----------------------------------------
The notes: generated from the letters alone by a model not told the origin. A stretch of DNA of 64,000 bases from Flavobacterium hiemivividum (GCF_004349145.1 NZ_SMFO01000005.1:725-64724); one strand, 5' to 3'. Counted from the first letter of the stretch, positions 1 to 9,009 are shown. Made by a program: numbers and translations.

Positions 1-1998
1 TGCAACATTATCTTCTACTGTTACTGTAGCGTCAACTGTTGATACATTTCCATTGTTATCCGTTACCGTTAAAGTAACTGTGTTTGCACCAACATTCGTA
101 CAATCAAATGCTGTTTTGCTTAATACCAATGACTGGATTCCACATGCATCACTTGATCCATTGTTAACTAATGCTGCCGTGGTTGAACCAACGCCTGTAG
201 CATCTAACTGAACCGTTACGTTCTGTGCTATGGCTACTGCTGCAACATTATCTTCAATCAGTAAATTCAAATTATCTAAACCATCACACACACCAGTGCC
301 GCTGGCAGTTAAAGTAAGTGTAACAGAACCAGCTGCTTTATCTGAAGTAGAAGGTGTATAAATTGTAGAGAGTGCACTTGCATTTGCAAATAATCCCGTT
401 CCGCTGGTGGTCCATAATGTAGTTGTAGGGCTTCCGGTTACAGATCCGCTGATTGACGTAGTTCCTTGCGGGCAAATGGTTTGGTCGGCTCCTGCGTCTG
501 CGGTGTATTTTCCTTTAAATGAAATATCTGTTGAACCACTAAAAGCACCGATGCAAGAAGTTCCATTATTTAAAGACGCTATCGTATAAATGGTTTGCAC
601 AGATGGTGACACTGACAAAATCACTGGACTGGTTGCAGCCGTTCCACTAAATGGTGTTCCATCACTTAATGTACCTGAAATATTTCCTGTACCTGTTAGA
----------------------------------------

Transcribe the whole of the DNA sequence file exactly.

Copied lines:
The notes: generated from the letters alone by a model not told the origin. A stretch of DNA of 64,000 bases from Flavobacterium hiemivividum (GCF_004349145.1 NZ_SMFO01000005.1:725-64724); one strand, 5' to 3'. Counted from the first letter of the stretch, positions 1 to 9,009 are shown. Made by a program: numbers and translations.

Positions 1-1998
1 TGCAACATTATCTTCTACTGTTACTGTAGCGTCAACTGTTGATACATTTCCATTGTTATCCGTTACCGTTAAAGTAACTGTGTTTGCACCAACATTCGTA
101 CAATCAAATGCTGTTTTGCTTAATACCAATGACTGGATTCCACATGCATCACTTGATCCATTGTTAACTAATGCTGCCGTGGTTGAACCAACGCCTGTAG
201 CATCTAACTGAACCGTTACGTTCTGTGCTATGGCTACTGCTGCAACATTATCTTCAATCAGTAAATTCAAATTATCTAAACCATCACACACACCAGTGCC
301 GCTGGCAGTTAAAGTAAGTGTAACAGAACCAGCTGCTTTATCTGAAGTAGAAGGTGTATAAATTGTAGAGAGTGCACTTGCATTTGCAAATAATCCCGTT
401 CCGCTGGTGGTCCATAATGTAGTTGTAGGGCTTCCGGTTACAGATCCGCTGATTGACGTAGTTCCTTGCGGGCAAATGGTTTGGTCGGCTCCTGCGTCTG
501 CGGTGTATTTTCCTTTAAATGAAATATCTGTTGAACCACTAAAAGCACCGATGCAAGAAGTTCCATTATTTAAAGACGCTATCGTATAAATGGTTTGCAC
601 AGATGGTGACACTGACAAAATCACTGGACTGGTTGCAGCCGTTCCACTAAATGGTGTTCCATCACTTAATGTACCTGAAATATTTCCTGTACCTGTTAGA